Going into the test, I did not quite know what to expect. Would the Nittaku Hurricane Pro 3 Turbo Orange be a faster but still firm-feeling version of DHS’ Hurricane 3 Neo or a more dynamic and soft-feeling rubber like DHS’ Hurricane 3-50? A few minutes into the test, it became obvious that the NHP3TO is closer to the former. The rubber is exceptionally tacky – pure fly paper. As a result, FH drives initially had a very high throw angle and landed shortly behind the net, giving the impression that the rubber is slow. However, as the most extreme tackiness wore off after ~15 min of play, the NHP3TO became faster and had a less extreme trajectory. The tackiness of the top-sheet, the slightly faster sponge (relative to the regular and Neo versions of DHS’ Hurricane 3), and high throw angle, allow for very controlled looping against heavy backspin with plenty of safety over the net and precise ball placement.

Loops were loaded with spin and produced a prominent kick off the bounce, which rendered blocking a challenge for my opponents. Unfortunately, the feeling on ball impact is subdued, quite like the regular or Neo versions of DHS’ Hurricane 3. While the NHP3TO is slightly faster than the Hurricane 3 Neo, it is still best used close to the table and until mid-distance. Beyond that, significant physical effort is required to land shots. The higher throw angle of the NHP3TO provided more safety in topspin-to-topspin rallies away from the table than the regular or Neo versions of DHS’ Hurricane 3, which have flatter trajectories with smaller margins for error (ball often going into the net or off the table).

Nittaku Hurricane Pro 3 Turbo Orange

Passive blocking with the NHP3TO is relatively comfortable, although the rubber is somewhat sensitive to incoming spin. I found active blocking to be a better solution, as the tacky and grippy topsheet holds on to the ball for a fraction of a second, allowing the player to guide the ball over the net. Flat hits were only moderately fast, and it was hard to make outright winners. There is no doubt that the NHP3TO – just like its Hurricane 3 cousins – is best suited for a topspin-based game, rather than a hit-based game.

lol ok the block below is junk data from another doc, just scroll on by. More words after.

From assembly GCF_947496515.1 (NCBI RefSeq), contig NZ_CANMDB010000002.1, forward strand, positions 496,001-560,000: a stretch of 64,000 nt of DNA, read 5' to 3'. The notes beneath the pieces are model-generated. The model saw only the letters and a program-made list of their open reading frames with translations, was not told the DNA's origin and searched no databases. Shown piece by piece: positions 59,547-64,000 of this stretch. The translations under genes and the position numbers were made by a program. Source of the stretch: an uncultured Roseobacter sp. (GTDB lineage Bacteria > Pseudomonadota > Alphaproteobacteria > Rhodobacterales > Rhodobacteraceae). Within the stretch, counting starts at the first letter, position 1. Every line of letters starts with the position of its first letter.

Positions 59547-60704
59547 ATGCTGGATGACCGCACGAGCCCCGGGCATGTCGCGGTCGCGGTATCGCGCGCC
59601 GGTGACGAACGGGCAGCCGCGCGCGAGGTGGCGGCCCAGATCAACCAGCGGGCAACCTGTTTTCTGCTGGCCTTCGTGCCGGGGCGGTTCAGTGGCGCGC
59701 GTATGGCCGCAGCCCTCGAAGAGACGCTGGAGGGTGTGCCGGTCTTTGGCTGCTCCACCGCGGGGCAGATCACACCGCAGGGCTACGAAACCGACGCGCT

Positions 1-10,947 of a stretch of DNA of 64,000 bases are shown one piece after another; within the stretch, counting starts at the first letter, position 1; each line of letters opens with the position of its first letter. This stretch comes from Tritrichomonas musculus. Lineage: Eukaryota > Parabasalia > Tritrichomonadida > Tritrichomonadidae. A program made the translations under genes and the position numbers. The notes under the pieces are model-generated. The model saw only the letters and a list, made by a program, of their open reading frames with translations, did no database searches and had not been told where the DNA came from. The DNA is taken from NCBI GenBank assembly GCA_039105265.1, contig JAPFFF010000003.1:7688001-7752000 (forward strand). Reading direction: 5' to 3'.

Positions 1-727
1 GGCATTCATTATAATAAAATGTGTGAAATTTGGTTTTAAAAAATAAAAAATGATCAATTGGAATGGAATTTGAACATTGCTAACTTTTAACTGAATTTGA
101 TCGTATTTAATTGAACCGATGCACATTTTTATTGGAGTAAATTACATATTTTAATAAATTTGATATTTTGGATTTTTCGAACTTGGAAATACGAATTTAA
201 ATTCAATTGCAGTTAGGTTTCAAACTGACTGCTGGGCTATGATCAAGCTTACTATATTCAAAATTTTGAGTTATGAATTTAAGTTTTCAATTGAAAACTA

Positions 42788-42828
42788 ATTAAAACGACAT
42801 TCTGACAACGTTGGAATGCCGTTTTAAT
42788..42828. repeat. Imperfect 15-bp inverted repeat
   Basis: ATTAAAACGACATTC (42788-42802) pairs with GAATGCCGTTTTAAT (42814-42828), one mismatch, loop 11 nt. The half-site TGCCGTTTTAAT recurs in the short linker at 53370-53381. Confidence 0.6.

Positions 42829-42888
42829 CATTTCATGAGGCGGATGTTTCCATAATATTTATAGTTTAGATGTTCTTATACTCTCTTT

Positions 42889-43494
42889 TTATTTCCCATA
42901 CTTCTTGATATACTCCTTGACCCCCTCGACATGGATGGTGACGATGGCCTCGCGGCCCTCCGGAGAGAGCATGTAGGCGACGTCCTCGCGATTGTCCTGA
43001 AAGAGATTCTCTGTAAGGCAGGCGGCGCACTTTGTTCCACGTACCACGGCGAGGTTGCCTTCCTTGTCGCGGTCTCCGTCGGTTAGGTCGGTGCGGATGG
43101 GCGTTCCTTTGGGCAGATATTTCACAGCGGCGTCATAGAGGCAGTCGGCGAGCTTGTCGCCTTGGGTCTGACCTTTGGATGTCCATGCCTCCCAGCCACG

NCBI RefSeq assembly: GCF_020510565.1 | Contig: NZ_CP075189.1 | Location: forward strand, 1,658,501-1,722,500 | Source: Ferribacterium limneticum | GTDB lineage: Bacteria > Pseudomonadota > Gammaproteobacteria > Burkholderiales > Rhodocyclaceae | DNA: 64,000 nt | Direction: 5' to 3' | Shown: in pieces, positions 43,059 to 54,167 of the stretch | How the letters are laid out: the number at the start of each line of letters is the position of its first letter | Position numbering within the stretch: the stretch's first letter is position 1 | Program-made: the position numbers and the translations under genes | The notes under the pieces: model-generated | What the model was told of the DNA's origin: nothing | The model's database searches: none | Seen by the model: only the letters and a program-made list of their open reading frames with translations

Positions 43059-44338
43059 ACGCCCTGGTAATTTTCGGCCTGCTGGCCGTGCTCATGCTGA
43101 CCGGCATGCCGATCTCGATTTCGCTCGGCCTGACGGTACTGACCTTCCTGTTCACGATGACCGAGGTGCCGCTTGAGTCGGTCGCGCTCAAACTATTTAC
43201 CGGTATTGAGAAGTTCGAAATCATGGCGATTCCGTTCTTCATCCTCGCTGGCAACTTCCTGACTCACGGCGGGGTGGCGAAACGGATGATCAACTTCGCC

The NHP3TO works quite well in the service return game, especially when executing more active strokes such as flips. Short pushes are comfortable, but the aforementioned spin sensitivity must be taken into account. Serving with the NHP3TO is excellent due to the tackiness and grip of the topsheet. Short backspin or no-spin serves were particularly easy to make, as well as, long top/side-spin serves. 

The Nittaku Hurricane Pro 3 Turbo Orange is an interesting alternative for players who are used to traditional tacky Chinese rubbers such as the DHS Hurricane 3. A common critique of the H3 Neo is that it is too slow, and either requires great physical effort, a very fast blade, and/or treatment with boosters. The NHP3TO rectifies this to some degree by being slightly faster, while maintaining the overall characteristics that have propelled the Hurricane 3 rubbers to one of the most popular rubber series in the world, i.e., very high spin levels on serves and opening loops and good control in the short game. The tacky topsheet and dynamic sponge work well together in anything topspin-based, be it opening flips, opening loops, quick counter loops, or loops from mid-distance. The main disadvantages of the NHP3TO are its high weight and moderate speed on flat hits.  

Serves: 9.5/10  
Serve receives and short game: 9/10
Looping: 9.5/10
Flat hitting: 8.5/10 
Blocking: 9/10